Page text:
Unknown Fields (UF) is a design studio, originating in London’s Architectural Association, that "ventures out on annual expeditions to the ends of the earth exploring unreal and forgotten landscapes, alien terrains and obsolete ecologies." Mark Pilkington, author of Mirage Men and publisher of Strange Attractor, has just led this busload of architects, writers, filmmakers and artists in an exploration of the mythic landscape of the American Southwest, and the stories that it has inspired. Their trajectory took them from Kirtland Air Force Base in Albuquerque New Mexico to Black Rock City, Nevada, via sites of military, architectural and folkloric significance. Mark sent us occasional postcards from the edge. - David Pescovitz

White Sands Missile Range Museum and National Park

America’s space program started here in 1946 with the aid of a few dozen German rocket scientists, imported as part of the highly-secret Operation Paperclip. The apex of their WWII achievements was the enormous V-2 rocket, which housed its devastating cargo in an elegant back and yellow casing. An original 1946 V-2, cut-away to reveal the intricacies of its thrust and steering mechanisms, forms the centerpiece of the museum collection. Over the next 20 years Paperclip team leader Wernher von Braun built ever-larger missiles, climaxing with the Saturn and Apollo rockets that took America to the Moon.

As its curator reassures us, White Sands’ on-site museum is “not your typical military museum”; as well as a housing a wealth of missile related technology and ephemera, it has sections dedicated to the local flora and fauna, including the African Oryx released into the wilderness in the late 1960s to entertain hunters and wreak environmental destruction; the indigenous peoples who once lived on the land, (many of the earliest inhabitants disappeared in the 16th century as the once verdant lands turned to desert), and a room of paintings by a survivor of the brutal Bataan forced march of WWII, in which up to 10,000 Pilipinos and 650 Americans died at Japanese hands. Read the rest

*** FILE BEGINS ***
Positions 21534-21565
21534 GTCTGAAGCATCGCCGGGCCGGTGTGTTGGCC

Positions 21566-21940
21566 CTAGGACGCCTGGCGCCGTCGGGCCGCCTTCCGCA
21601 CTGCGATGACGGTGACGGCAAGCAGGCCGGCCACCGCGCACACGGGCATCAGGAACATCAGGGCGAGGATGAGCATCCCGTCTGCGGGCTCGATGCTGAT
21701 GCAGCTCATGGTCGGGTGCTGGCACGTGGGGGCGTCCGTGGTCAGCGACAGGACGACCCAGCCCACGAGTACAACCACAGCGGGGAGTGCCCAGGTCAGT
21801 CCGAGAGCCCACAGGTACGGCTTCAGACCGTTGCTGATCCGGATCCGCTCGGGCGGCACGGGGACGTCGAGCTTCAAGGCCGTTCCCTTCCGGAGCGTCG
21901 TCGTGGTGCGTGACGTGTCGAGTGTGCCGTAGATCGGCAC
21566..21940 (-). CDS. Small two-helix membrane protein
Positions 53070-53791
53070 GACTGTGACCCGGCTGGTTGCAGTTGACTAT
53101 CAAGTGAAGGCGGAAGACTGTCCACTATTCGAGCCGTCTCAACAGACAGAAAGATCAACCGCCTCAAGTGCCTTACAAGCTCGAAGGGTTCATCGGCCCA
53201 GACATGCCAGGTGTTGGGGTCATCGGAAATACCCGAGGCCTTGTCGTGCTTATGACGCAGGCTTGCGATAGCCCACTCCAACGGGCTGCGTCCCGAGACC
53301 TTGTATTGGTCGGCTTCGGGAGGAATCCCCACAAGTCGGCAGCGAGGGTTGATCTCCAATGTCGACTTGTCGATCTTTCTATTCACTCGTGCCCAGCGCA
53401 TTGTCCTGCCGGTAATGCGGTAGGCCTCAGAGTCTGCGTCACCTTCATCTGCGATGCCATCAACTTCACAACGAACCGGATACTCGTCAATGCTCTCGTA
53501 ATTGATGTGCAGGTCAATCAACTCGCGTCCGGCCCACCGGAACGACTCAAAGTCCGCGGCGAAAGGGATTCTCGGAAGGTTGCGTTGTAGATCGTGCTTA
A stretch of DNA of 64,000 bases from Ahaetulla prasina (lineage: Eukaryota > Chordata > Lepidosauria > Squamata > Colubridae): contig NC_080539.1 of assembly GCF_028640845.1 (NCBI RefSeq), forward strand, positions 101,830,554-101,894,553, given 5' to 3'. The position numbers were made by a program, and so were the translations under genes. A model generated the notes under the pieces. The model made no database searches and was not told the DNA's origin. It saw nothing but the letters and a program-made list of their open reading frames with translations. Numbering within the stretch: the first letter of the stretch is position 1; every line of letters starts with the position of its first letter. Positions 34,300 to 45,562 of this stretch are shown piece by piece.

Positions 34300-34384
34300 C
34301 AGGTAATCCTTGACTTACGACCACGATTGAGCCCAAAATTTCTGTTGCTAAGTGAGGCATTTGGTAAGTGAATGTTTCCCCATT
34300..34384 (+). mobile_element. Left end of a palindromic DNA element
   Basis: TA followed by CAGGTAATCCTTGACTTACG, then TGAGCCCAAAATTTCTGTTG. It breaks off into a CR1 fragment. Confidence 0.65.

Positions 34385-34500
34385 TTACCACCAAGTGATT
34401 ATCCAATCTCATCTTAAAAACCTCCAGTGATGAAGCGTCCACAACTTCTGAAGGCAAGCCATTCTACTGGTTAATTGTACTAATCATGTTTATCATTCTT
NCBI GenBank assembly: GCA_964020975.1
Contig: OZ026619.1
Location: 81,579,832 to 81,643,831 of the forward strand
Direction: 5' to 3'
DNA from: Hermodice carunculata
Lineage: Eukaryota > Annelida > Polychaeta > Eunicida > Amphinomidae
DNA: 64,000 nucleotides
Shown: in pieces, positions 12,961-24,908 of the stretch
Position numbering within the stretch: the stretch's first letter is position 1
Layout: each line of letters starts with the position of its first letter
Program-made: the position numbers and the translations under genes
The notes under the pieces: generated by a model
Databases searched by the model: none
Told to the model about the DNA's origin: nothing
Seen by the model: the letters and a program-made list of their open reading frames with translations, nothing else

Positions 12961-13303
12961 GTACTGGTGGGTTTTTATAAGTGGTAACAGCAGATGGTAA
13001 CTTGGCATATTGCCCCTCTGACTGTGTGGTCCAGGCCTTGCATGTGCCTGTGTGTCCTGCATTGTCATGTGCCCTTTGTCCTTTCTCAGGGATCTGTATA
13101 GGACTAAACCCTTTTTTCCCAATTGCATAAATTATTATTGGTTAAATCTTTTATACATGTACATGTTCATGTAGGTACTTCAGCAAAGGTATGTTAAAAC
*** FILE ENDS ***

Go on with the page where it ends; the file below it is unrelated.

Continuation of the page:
The Trestle, Kirtland Air Force Base

Unknown Fields (UF) is a design studio, originating in London’s Architectural Association, that "ventures out on annual expeditions to the ends of the earth exploring unreal and forgotten landscapes, alien terrains and obsolete ecologies." Right now, Mark Pilkington, author of Mirage Men and publisher of Strange Attractor, is leading this busload of architects, writers, filmmakers and artists in an exploration of the mythic landscape of the American Southwest, and the stories that it has inspired. Their trajectory takes them from Kirtland Air Force Base in Albuquerque New Mexico to Black Rock City, Nevada, via sites of military, architectural and folkloric significance. Mark is sending us occasional postcards from the edge. - David Pescovitz

The Trestle, Kirtland Air Force Base, Albuquerque, New Mexico.

Constructed over four years in the late 1950s at a then-astronomical cost of $58 million, the Trestle is still the largest all-wooden structure in the world, comprising over 6 million feet of timber. Part of the Air Force’s research into the after effects of a nuclear blast, a range of aircraft, including huge B-52 bombers and Air Force One were hauled up onto the Trestle, where they would be bombarded with electromagnetic pulse waves (EMP) fired from an emitter on either side.

EMP waves travel long distances in a very short amount of time and can seriously disrupt electronic systems, as we also know from powerful solar emissions. Understanding how EMP might affect the functioning of retaliatory nukes, bombers or command and control aircraft was therefore an essential part of post-apocalyptic preparations. Read the rest